Another new bone drug — Tymlos (abaloparatide) — recently hit the market, approved by the FDA for treating osteoporosis in postmenopausal women.
As always when we get a new entry into this ever-more-crowded market, I wanted to see how Tymlos works in the body and what downsides could be lurking behind all the hype. Is Tymlos safe? I wish I had a new and different message for you about Tymlos. Believe me, it would be nice to be able to say, for once, that the newest product on the bone drug market really is good for bones — and safe for those who take it. Unfortunately, I can’t say this.
Tymlos — how does it work?
Tymlos, like Forteo before it, works by imitating a natural bone-building process in the body to increase the patient’s bone density. It’s similar to Forteo in that it focuses on the parathyroid hormone (PTH) pathway, except that while Forteo mimics PTH itself, Tymlos mimics a peptide called human parathyroid hormone-related protein (PTHrP) — but the end result is the same: stimulation of the PTH pathway to increase osteoblast activity, with the goal of building denser bone. If Tymlos works along similar lines as Forteo, then it stands to reason that it’s going to have similar drawbacks — and it does.
The side effects of Tymlos — a deeper look
Like Forteo, Tymlos comes with a warning about osteosarcoma, a rare bone cancer. The warning is based on animal studies that have shown increased rates of this cancer in animals dosed with abaloparatide (Tymlos). Rather ironically, one study cheerfully noted that their results “suggest no increased risk of osteosarcoma would be expected in patients treated with [Tymlos]” in comparison to Forteo — which itself offers a greater-than-normal risk of osteosarcoma, so that’s not much of a recommendation.
Another adverse effect in the warning list is orthostatic hypotension — that is, low blood pressure upon standing, which could lead to fainting or falls (not something you want in a person at high risk of fracture!). High blood or urine calcium levels (the latter in association with kidney stones) are also concerning side effects.
Further, the effects of this drug on the immune system is really unexplored and only lightly touched upon in the safety trials. Half of the individuals using the new drug developed antibodies to the drug which in some cases lead to cross-reactivity, and in all cases squantered precious immune system focus and energy.
It’s also notable that a large, double-blind clinical trial with 2,463 women (age 49–86) comparing Tymlos directly to Forteo and placebo, Tymlos significantly outstripped both the placebo group and the Forteo group in terms of participants who had to stop treatment due to side effects such as nausea, dizziness, headache, and palpitations; where the Forteo group had about an 0.7% absolute increase in such side effects over the placebo group (a relative increase of 11%), the Tymlos group experienced a whopping 3.8% increase (a 61% relative increase) in these effects over the placebo group.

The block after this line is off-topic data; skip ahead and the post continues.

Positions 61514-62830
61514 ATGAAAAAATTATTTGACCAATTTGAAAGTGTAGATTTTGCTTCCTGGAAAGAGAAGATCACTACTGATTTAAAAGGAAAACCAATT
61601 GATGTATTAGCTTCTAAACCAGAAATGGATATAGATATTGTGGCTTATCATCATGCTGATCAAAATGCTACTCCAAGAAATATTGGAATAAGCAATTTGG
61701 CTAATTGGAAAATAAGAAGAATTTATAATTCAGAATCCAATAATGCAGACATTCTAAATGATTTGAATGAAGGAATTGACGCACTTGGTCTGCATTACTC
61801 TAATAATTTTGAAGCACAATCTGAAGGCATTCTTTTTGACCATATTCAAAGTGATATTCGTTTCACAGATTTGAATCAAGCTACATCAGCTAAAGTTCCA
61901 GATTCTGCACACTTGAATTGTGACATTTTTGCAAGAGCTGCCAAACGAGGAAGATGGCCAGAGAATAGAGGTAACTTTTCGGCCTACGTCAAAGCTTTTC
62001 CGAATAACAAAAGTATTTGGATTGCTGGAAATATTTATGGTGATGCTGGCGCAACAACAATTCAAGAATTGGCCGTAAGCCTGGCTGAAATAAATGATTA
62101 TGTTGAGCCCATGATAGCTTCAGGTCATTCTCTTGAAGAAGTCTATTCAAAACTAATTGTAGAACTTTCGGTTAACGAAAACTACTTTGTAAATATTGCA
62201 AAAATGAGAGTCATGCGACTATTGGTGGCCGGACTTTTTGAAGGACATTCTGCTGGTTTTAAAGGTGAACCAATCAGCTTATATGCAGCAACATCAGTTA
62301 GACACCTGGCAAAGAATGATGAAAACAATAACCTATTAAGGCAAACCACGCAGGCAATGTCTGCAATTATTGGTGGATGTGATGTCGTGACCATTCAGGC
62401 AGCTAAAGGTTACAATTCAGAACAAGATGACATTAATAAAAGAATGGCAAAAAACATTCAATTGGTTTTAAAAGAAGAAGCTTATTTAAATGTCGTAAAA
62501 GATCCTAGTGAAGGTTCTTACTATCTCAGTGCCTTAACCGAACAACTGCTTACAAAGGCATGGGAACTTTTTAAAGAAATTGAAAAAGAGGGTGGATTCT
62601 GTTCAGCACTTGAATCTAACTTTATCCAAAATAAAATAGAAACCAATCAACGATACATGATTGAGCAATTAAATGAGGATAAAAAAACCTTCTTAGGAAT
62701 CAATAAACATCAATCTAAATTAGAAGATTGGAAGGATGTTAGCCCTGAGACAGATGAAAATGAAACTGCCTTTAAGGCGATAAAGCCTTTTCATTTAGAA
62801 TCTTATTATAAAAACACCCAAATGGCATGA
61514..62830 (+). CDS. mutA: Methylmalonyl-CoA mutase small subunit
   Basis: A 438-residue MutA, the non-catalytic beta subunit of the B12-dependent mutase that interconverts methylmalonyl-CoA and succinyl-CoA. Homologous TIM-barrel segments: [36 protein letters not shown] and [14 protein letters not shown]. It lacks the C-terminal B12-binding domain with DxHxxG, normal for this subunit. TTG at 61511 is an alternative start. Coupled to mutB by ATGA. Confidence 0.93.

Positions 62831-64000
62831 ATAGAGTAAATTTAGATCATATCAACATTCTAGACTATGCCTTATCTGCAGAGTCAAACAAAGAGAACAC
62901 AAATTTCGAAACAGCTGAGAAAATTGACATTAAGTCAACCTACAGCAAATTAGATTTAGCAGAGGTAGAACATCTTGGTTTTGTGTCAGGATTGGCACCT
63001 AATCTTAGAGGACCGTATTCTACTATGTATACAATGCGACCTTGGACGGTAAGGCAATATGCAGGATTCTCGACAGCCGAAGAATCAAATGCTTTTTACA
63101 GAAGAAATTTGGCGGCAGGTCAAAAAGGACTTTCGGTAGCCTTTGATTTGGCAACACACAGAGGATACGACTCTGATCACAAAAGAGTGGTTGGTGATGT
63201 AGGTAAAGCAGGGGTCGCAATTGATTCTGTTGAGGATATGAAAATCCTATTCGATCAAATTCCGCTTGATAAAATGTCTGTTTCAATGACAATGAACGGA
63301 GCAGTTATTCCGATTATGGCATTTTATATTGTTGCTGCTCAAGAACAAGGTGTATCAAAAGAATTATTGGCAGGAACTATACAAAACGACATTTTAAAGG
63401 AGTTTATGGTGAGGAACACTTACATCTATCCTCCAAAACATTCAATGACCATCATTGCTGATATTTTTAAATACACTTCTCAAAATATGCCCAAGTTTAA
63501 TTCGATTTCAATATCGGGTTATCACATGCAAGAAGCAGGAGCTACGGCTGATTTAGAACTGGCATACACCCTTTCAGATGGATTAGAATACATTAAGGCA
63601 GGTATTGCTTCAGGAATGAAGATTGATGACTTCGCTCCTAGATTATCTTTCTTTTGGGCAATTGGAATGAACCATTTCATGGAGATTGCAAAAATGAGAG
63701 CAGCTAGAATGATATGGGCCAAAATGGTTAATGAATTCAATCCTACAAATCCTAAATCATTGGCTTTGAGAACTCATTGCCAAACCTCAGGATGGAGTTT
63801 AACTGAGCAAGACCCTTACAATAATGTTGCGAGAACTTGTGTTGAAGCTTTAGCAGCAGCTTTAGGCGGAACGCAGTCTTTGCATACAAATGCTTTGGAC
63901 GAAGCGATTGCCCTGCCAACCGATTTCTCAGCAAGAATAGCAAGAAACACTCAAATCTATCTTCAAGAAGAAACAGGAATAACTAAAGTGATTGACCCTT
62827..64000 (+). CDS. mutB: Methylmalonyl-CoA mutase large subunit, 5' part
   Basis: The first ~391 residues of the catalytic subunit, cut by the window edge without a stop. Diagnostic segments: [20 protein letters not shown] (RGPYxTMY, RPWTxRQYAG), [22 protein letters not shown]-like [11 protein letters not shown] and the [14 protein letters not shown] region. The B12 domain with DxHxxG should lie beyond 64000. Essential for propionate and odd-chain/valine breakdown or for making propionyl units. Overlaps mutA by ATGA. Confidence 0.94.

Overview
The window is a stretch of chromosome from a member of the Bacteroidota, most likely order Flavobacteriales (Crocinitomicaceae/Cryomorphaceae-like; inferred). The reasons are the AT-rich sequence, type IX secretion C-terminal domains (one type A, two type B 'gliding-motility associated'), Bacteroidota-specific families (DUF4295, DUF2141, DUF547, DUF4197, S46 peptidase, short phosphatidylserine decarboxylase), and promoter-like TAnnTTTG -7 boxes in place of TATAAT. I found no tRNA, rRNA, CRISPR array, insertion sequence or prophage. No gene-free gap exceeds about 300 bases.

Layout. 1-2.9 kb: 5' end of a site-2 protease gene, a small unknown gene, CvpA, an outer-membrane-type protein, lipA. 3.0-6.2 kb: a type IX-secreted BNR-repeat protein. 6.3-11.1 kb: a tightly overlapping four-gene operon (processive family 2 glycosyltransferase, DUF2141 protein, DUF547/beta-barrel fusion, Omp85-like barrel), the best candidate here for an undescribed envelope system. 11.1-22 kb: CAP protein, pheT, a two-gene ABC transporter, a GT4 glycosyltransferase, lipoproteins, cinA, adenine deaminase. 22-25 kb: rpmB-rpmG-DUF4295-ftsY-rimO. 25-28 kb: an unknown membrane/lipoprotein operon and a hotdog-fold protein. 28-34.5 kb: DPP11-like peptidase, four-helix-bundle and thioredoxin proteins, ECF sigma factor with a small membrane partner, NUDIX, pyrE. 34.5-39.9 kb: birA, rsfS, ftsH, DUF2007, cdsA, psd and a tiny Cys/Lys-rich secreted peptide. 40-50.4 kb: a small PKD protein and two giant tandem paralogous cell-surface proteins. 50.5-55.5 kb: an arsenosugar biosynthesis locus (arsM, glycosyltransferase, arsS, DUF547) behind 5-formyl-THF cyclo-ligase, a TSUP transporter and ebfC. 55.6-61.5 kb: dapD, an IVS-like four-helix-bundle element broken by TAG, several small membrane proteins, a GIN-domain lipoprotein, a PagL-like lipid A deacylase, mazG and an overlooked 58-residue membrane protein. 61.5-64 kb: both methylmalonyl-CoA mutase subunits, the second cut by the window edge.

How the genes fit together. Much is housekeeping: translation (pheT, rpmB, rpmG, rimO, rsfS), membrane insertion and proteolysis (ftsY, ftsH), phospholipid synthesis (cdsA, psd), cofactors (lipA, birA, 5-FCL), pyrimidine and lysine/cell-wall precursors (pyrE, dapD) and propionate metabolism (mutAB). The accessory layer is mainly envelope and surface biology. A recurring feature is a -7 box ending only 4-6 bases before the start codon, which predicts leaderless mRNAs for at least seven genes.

How much does Tymlos really reduce fracture?
I bring up the “absolute” vs. “relative” increases in side effects for a reason: The 43% nonvertebral fracture risk reduction in Tymlos-treated patients sounds fantastic until you realize it’s relative risk, not absolute risk. In absolute terms, the placebo group had 2% more nonvertebral fractures than the Tymlos group — meaning for every 100 women who took this drug and dealt with its side effects, 2 were spared a nonvertebral fracture who would’ve had one if they’d done nothing. And how about vertebral fractures? This new drug was only slight more successful at reducing vertebral fractures — reporting a absolute reduction of 3.64%. One hundred women have to be treated for 3.64 spinal fractures to be prevented. (Given the exorbitant cost of this drug, that’s not such a great return on investment!)
Ultimately, this drug has the same problems most of the others have — it hijacks the body’s natural processes to force a result without consideration for the unintended consequences. Which begs the question: Why not work with the body to strengthen bones the way nature intended?
Hattersley G, Attalla B, Varela A, Smith SY. Comparison of osteosarcoma incidence between abaloparatide (BA058) and PTH (1–34) in long term rat studies. Bone Abstracts (2014) 3 PP302 | DOI: 10.1530/boneabs.3.PP302
Miller PD, Hattersley G, Riis BJ, et al; for the ACTIVE Study Investigators. Effect of Abaloparatide vs Placebo on New Vertebral Fractures in Postmenopausal Women With Osteoporosis: A Randomized Clinical Trial. JAMA. 2016;316(7):722-733. doi:10.1001/jama.2016.11136
Tymlos Prescribing Information. Radius Pharmaceuticals. Web. http://radiuspharm.com/wp-content/uploads/tymlos/tymlos-prescribing-information.pdf
I’m Dr. Susan Brown. I am a nutritionist, medical anthropologist, writer, and speaker. Get my free weekly newsletter here.